“I wanted the book to be like an interior design magazine, but with more pages and more images. Normally, a beautiful interior design story is only six pages, and you really don’t get enough. So I wanted 20 pages of these houses, and I also wanted really tight, detailed shots. There’s a lot of text in the book [written by Michael Owen Gotkin] and you can learn a lot by reading it, but that wasn’t an essential goal of mine. Through photography, I wanted to give people a perspective on these houses. Yes, you could visit them, and maybe you can’t, but you’ll never see them in the way that I photographed them. I shoot in natural light. I shoot the way the house looks. I don’t bring in massive amounts of equipment. I shot the whole book on negative film with long exposures. I painfully tried to create a sense of romance and nostalgia—and silence.”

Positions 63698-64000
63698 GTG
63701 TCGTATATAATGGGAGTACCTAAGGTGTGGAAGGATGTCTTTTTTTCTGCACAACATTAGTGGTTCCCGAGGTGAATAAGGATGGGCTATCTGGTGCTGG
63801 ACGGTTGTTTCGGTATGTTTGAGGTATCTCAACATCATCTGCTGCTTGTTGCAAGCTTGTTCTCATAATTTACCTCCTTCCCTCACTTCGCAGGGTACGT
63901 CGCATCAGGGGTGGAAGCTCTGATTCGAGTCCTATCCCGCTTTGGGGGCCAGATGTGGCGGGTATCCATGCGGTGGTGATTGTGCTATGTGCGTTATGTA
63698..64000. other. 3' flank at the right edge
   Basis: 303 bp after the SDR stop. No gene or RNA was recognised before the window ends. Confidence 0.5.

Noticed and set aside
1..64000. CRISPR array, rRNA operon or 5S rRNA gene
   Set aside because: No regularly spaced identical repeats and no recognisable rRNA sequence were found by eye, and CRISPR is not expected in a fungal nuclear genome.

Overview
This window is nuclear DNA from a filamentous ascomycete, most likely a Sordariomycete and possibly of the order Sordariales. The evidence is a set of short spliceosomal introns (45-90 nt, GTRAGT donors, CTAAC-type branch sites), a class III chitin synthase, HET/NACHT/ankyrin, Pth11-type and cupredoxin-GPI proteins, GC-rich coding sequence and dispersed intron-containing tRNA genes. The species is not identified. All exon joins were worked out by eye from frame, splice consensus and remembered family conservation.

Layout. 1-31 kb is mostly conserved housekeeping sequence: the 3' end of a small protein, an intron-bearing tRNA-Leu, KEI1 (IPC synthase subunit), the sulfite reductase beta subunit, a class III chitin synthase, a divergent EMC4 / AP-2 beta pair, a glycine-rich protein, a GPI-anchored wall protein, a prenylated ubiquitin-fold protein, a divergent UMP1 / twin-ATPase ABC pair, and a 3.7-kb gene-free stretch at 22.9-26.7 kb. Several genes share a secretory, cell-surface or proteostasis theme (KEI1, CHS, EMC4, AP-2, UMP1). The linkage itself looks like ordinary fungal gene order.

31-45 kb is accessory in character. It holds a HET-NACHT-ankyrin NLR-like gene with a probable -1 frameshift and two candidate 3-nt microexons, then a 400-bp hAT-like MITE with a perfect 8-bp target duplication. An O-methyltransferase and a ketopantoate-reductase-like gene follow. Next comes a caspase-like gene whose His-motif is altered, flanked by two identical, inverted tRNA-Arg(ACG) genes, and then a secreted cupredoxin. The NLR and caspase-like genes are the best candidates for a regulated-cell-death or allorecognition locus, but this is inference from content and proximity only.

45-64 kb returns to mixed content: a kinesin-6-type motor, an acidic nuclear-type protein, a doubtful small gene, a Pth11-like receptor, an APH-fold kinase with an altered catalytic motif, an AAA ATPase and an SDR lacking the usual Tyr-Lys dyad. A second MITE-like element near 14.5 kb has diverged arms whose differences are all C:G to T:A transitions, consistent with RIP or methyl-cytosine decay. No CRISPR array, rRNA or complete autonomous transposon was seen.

-Photographer Don Freeman, speaking with us about his new book Artists’ Handmade Houses (Abrams), a collection of 13 homes handcrafted by artists and craftsmen including George Nakashima, Sam Maloof, Wharton Esherick, and Russel Wright.